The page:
1. Do nothing (it’s always an option) – but for a blockage of 70-80% the risk of stroke is about 15% or 1 in 6.  This climbs to 25% for people with a history of stroke or TIAs.  Since I don’t have a crystal ball – I can’t tell people who will be that 1 in six.

2. Medical Management  (aka medications)  – medications are actually reasonable effective for many people.  Clopidogrel, ASA 81mg, and a statin drug are the usual drugs prescribed.  People with heart history should already be on most, if not all of these.  This has been reported in the literature to bring risk of stroke down to 8%

 (Of course, this is assuming that people actually take them regularly – and surprisingly, most people don’t/ won’t.)  The cost of the clopidogrel (plavix) is sometimes an issue for people, it is quite pricey.  There are statins available on the $4 formulary .  It’s also not a great choice for people with bleeding problems – previous bleeding strokes, bleeding ulcers or a history of falls.

3. Carotid Endartarectomy (CEA) – surgery to clean out the artery.  This requires a trip to the operating room, and often an overnight stay.  Surgery is actually fairly safe (we’ll discuss more at next post) even for the very elderly (proven safe for people in middle and late 90’s in several studies.  Surgery brings the risk of stroke down to about 1% (it’s slightly less than one percent but I rounded up to a full percent).  This risk of stroke is basically centered around the time of surgery (during surgery and first thirty days after).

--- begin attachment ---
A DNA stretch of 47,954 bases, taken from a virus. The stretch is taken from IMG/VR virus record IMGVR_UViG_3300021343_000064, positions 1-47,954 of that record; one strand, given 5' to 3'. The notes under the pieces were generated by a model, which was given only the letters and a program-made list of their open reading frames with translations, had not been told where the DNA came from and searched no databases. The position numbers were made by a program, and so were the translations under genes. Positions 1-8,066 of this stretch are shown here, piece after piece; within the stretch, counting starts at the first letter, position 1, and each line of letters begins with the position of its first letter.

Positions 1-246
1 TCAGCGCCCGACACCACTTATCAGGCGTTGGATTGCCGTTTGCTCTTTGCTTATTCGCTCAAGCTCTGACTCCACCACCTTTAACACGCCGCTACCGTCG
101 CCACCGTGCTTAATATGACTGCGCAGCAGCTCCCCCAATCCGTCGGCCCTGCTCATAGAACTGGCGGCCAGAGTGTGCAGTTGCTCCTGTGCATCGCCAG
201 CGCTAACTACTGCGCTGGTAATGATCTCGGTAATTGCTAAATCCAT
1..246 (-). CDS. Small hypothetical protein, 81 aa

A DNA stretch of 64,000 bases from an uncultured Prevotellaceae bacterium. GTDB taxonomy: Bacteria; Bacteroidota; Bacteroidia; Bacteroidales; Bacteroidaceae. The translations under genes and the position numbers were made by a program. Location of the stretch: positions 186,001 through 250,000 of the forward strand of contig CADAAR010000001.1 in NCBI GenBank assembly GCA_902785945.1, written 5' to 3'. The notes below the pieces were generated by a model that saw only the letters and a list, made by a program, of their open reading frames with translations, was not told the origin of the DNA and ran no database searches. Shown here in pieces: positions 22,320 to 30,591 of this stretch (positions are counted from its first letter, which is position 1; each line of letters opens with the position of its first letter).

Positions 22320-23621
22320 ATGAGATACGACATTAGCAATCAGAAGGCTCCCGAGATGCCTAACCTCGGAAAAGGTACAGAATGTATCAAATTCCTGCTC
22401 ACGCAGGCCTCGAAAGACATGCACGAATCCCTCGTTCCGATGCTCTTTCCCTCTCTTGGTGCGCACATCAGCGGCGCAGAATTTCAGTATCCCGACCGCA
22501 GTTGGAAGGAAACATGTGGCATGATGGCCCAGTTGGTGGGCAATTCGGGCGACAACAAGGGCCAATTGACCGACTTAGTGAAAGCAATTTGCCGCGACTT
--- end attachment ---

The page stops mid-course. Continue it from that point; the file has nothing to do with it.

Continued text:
4.  Carotid Stenting – this option was heralded (by the people doing it) as the second coming, and stents were placed in LOTS of people for flimsy reasons “patient refused surgery” (not mentioning that they scared the poop out of patients over surgery) yet research has failed to confirm the safety or efficacy of the procedure with the rate of stroke ranging from 7% to a full FIFTEEN percent in some studies.  (Now remember, for many people  – fifteen percent means they should have just stayed home/ picked option one.)  Now the interventionalists (the doctors who perform this procedure) are in big doo – doo because they have been misleading patients for several years, or overplaying (vastly) the risks and fears of surgery and downplaying the risks with stents..

We will talk more about the last two options in the next post..